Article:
Fan entitlement and outrage culture continues to reach new heights of mania as some are taking the dissatisfaction and frustration with a creative choice they’ve disagreed with and are pumping it into an endeavour they hope will fix things.
That endeavour? A petition for a complete remake of the current eighth and final season of “Game of Thrones” with all new ‘competent’ writers which has gone up on Change.org. Not unlike one that went up in early 2018 for a complete remake of “Star Wars: The Last Jedi,” this one demands the studio “make it happen” and currently has nearly 100,000 signatures as of writing.
The new episodes of ‘Thrones’ have proven surprisingly divisive with the fanbase reacting harshly to decisions made – from frustration over the story compression to squeeze things into the shorter run, to some of the creative choices made within each episode – especially the last two. With the finale this coming Sunday, it’s expected once again social media will turn into “Complain of Thrones” during and after the episode’s airing.
Showrunners David Benioff and D.B. Weiss are the ones being subjected to most of the criticism, including in the petition where the current top voted comment is: “I don’t want these two anywhere near Star Wars, either. This was abysmal.” The pair aren’t fussed and have reportedly recently been meeting with major media companies about potentially signing an overall global deal with them for film, TV and streaming projects according to Deadline.
In recent years, anything with a large enough viewership always comes under a massive spotlight of deep scrutiny, where a single wrong decision in the eyes of its viewers can invalidate much or even all that came before and few creative works can survive it unscathed. For those that do survive, there’s questions as to how much of it was done so via appeasement or even pandering to fan expectations as opposed to taking genuine creative risks and/or sticking true to an original narrative that is divisive by its very nature.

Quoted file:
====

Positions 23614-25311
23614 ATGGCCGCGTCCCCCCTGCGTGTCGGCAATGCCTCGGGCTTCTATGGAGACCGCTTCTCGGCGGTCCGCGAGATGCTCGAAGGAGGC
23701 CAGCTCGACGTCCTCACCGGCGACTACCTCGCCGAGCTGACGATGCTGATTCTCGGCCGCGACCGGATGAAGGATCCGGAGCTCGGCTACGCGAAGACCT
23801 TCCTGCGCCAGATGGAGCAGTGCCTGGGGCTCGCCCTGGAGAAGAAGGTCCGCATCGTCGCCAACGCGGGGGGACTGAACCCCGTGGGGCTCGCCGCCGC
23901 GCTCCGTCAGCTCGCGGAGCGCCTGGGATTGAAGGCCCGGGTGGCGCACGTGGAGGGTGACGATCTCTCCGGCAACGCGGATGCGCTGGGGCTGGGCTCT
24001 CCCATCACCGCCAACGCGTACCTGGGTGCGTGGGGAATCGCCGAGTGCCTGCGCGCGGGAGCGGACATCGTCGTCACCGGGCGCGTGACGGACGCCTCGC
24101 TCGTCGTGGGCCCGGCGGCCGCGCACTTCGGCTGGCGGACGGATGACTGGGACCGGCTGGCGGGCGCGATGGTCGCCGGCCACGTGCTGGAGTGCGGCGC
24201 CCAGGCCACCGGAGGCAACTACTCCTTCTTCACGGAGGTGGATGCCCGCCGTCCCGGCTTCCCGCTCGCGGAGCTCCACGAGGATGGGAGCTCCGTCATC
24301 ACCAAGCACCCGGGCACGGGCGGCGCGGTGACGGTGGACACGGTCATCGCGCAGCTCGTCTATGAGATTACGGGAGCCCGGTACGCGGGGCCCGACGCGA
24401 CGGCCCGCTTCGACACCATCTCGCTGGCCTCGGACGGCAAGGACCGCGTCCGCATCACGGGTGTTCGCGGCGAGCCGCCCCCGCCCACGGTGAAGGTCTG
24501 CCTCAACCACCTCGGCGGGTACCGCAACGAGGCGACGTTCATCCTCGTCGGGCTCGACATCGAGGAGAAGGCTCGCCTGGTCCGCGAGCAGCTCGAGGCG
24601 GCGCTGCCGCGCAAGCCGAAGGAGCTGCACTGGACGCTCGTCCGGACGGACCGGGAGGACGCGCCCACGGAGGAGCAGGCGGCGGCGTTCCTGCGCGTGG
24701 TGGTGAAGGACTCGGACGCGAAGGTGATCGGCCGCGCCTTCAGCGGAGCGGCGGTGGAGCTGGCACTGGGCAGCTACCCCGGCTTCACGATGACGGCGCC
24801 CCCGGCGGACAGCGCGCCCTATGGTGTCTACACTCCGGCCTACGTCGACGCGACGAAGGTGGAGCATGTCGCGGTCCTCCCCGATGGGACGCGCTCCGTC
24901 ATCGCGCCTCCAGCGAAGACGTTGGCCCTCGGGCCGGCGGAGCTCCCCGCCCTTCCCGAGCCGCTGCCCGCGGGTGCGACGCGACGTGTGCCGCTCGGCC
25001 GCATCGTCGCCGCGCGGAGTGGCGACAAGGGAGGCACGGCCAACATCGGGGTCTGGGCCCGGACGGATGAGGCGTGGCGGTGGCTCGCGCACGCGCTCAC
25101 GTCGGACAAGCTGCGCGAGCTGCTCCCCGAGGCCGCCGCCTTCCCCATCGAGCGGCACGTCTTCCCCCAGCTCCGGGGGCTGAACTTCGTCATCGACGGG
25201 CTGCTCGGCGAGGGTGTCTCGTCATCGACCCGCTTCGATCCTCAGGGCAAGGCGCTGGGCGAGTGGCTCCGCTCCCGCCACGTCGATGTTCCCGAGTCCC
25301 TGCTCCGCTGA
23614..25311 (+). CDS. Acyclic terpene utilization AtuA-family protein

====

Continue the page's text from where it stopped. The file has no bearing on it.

The issue has long been around (hello “Star Wars” prequels), but the past two years in particular – fuelled by online overanalysis & trivia-gathering, enabled & weaponised by social media, and meeting a perfect storm of an increasingly event-ised & eulogised corporate pop culture, entertainment is becoming a minefield for any creative type who works on a franchise with any kind of mass appeal.
Petitions like this however almost never work. Economics and completed contractual obligations are all against the petition, along with the simple fact being that new writers won’t necessarily solve any perceived problems in the eyes of this small but vocal part of the fandom. HBO also isn’t fussed, having been subjected to criticism over creative directions of its high-profile shows like “Westworld” and “True Detective” in the past.